California interior chaparral and woodlands

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California interior chaparral and woodlands
Hillside in Sunol Regional Wilderness.jpg
Hillside in Sunol Regional Wilderness, April 2004
California Interior Chaparral and Woodlands map.svg
Ecology
Biome Mediterranean forests, woodlands, and scrub
Bird species 231[1]
Mammal species 78[1]
Geography
Area 64,600 km2 (24,900 sq mi)
Country United States
State California
Conservation
Habitat loss 12.915%[1]
Protected 18.35%[1]

The California interior chaparral and woodlands ecoregion covers 24,900 square miles (64,000 km2) in an elliptical ring around the California Central Valley. It occurs on hills and mountains ranging from 300 feet (91 m) to 3,000 feet (910 m). It is part of the Mediterranean forests, woodlands, and scrub biome, with cool, wet winters and hot, dry summers. Many plant and animal species in this ecoregion are adapted to periodic fire.

Flora[edit]

These woodlands are varied and rich in plant life. The ecoregion contains areas of grass, chaparral shrublands, savanna dotted with oak, oak woodlands, serpentine soil communities, closed-cone pine forest with small patches of mountain conifers, wetland, marsh, and riverside forest.

Chaparral and oak woodlands are the most widespread plant communities in this ecoregion. The chaparral is composed of diverse shrubs and herbs. These include chamise and several species of manzanita and ceanothus. Gray pine often emerges from the shrubs. Meanwhile buckeye is extensive and Blue oak is one of the most extensive of the many varieties of oak in the woodlands: scrub oak, coast live oak, canyon live oak, valley oak, and interior live oak.

The pine and cypress communities on the areas of serpentine soil within this ecoregion harbor many endemic species such as milkwort jewelflower. The main trees of this habitat are Sargent cypress and MacNab cypress with California scrub oak.[2]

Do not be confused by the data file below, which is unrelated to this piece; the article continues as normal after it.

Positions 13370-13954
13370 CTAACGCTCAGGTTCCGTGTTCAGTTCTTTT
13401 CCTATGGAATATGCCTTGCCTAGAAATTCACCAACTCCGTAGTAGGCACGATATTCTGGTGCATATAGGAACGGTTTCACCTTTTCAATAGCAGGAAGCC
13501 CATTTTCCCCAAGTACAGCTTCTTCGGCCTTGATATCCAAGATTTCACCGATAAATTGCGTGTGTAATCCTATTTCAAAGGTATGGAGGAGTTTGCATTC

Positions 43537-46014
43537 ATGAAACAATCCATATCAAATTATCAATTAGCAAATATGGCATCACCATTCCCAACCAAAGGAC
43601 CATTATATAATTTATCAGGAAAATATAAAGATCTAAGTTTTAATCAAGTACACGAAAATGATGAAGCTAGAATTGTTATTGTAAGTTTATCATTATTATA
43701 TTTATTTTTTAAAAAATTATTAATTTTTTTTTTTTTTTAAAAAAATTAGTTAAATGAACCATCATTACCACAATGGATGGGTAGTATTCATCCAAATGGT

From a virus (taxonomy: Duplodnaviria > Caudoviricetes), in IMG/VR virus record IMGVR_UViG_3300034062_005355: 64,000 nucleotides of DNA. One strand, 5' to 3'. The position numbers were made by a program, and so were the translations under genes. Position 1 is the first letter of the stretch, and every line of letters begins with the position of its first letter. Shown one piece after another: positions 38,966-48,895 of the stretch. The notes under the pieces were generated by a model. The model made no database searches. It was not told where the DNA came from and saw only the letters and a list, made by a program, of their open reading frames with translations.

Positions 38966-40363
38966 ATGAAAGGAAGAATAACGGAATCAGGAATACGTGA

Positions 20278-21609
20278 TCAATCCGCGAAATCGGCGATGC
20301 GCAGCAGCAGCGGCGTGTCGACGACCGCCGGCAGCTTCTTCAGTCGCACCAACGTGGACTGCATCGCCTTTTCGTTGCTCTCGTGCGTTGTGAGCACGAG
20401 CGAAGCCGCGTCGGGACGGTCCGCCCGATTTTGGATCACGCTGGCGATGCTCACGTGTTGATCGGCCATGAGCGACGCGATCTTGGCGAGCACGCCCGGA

Fauna[edit]

Over seventy species of mammals occur in this rich ecoregion. The endemic mammals include three species of kangaroo rat. Some hundred species of birds occur here. Indicator species are scrub jays, acorn woodpeckers, and wrentits.[2]

Threats and preservation[edit]

About one third of the original habitat remains, especially at higher elevations. The trees of Closed-cone pine forest are adapted to open the cones and release seeds for new growth following the heat of forest fires. As fire regulation and suppression becomes more effective these communities cannot renew themselves.

Protected areas of the ecoregion include: Point Reyes National Seashore, Mount Tamalpais State Park, Mount Diablo State Park, Henry W. Coe State Park, Pinnacles National Park, and Carrizo Plain National Monument.

See also[edit]

References[edit]

  1. ^ a b c d Hoekstra, J. M.; Molnar, J. L.; Jennings, M.; Revenga, C.; Spalding, M. D.; Boucher, T. M.; Robertson, J. C.; Heibel, T. J.; Ellison, K. (2010). Molnar, J. L., ed. The Atlas of Global Conservation: Changes, Challenges, and Opportunities to Make a Difference. University of California Press. ISBN 978-0-520-26256-0. 
  2. ^ a b "California interior chaparral and woodlands". Terrestrial Ecoregions. World Wildlife Fund. 

External links[edit]